The Taubman Interstitial Cystitis Research Program
In 2010, the Taubman Family generously donated $500,000 to Beaumont Health System to support IC research. Utilizing the philanthropic gift, we have been able to establish a dedicated IC lab and recruited Dr. Lamb to lead molecular biology research. Beaumont Department of Urology, chaired by Dr. Kenneth Peters, is a national leading medical center in IC care and research.
Laura E. Lamb, PhD, is an assistant professor at Oakland University William Beaumont School of Medicine and Research Scientist of the Neurology Program at Beaumont Health’s Research Institute. Dr. Lamb received her doctorate in Cell and Molecular Biology at Michigan State University and completed her doctoral research at Van Andel Institute. She completed her postdoctoral fellowship in Developmental Biology and Women’s Health at Washington University in St. Louis, where she participated in the prestigious Transdisciplinary Research in Energetics and Cancer (TREC) program.
Dr. Lamb has over a decade of experience in urology, oncology, cellular and molecular biology, and immunology with expertise in cell signaling. She has presented at national and international meetings. Dr. Lamb enjoys teaching and mentoring students at all levels as well as educating the public and policymakers about how research and science impact their lives. She has been funded by the Department of Defense, the National Institute of Health, and the Center for Women’s Infectious Disease Research.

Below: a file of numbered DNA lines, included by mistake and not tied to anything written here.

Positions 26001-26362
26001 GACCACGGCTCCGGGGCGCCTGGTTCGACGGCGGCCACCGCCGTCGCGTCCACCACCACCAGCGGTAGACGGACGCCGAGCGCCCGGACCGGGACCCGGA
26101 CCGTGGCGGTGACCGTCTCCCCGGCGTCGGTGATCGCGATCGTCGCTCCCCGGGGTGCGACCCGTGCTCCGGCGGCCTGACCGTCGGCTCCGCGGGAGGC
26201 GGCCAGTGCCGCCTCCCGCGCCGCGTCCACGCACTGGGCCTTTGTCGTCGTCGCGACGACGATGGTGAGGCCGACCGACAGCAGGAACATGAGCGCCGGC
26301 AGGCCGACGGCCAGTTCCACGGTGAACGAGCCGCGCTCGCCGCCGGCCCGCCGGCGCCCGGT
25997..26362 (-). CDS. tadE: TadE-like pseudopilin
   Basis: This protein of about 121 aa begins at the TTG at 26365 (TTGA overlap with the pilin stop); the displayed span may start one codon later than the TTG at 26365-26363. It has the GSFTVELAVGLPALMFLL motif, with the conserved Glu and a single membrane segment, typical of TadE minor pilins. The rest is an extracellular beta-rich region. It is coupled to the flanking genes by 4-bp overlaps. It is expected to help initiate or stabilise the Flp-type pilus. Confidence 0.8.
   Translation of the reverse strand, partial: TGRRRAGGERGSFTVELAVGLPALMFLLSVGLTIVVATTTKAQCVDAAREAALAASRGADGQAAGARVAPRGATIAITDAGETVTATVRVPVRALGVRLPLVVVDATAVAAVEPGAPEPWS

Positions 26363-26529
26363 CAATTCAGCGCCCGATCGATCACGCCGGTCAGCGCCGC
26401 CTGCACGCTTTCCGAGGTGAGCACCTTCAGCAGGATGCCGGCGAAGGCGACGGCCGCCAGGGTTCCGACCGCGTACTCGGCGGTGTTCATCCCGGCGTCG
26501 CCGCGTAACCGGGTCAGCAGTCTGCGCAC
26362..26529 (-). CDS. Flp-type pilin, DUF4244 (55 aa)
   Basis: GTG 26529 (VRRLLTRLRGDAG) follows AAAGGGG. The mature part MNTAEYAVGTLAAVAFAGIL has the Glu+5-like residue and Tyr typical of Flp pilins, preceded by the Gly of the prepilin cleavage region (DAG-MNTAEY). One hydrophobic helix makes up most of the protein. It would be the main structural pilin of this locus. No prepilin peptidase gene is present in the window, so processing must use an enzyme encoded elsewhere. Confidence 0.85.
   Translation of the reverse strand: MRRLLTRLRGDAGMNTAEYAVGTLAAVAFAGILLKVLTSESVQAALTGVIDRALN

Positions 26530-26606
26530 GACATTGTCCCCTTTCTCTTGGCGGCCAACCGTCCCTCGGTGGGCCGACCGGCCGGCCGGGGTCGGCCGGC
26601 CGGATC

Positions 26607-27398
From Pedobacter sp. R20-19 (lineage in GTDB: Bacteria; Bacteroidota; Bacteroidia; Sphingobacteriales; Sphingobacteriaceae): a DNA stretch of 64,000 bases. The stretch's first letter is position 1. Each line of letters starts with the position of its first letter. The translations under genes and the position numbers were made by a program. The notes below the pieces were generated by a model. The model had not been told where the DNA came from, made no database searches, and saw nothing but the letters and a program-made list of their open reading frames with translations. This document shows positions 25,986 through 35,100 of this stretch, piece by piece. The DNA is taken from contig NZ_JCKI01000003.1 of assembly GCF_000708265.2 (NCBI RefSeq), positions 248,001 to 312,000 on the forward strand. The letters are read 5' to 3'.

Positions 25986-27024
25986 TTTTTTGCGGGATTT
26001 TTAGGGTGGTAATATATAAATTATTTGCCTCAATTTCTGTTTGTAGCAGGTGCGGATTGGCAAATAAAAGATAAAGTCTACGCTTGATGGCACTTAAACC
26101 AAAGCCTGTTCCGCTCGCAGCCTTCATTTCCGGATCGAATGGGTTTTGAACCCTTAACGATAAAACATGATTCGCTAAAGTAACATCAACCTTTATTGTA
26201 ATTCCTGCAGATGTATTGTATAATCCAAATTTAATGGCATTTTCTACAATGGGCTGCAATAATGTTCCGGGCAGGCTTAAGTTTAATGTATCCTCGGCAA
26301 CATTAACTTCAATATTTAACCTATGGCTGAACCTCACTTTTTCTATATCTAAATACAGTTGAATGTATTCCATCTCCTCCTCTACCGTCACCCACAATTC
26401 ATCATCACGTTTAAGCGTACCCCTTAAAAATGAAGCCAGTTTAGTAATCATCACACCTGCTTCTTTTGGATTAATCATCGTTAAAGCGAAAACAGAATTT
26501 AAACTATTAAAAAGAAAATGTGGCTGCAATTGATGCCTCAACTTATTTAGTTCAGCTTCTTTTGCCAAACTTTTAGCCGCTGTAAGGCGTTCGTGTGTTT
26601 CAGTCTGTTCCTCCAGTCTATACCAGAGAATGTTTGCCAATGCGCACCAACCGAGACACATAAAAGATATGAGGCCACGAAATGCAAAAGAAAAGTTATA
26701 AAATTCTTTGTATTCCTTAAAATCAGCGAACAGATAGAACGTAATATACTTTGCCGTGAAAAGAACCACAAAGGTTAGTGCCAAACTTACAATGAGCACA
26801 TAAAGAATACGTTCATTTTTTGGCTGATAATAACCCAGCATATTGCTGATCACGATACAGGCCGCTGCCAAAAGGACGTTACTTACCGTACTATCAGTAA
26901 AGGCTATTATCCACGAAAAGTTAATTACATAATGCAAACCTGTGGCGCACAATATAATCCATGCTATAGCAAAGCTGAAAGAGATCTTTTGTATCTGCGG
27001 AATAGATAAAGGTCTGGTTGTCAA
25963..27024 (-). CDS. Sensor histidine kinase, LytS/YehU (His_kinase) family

Michael B. Chancellor, MD, (Michael.email@example.com) is board-certified by the American Board of Urology and received his medical degree from Medical College of Wisconsin in Milwaukee. Dr. Chancellor completed his internship in surgery and his residency in urology at the University of Michigan in Ann Arbor. He subsequently completed his fellowship in neurourology and female urology at Columbia University and College of Physicians and Surgeons in New York. Dr. Chancellor is a world-renowned author and speaker, having been invited to present more than 650 papers at national and international meetings. He has appeared on CNN, in the pages of The Wall Street Journal, and in numerous television and radio interviews. Dr. Chancellor has written over 550 peer-reviewed articles and book chapters in journals including The Journal of Urology, Urology, Gene Therapy, and Lancet. He has also written 11 books and serves on the editorial board of 12 scientific journals.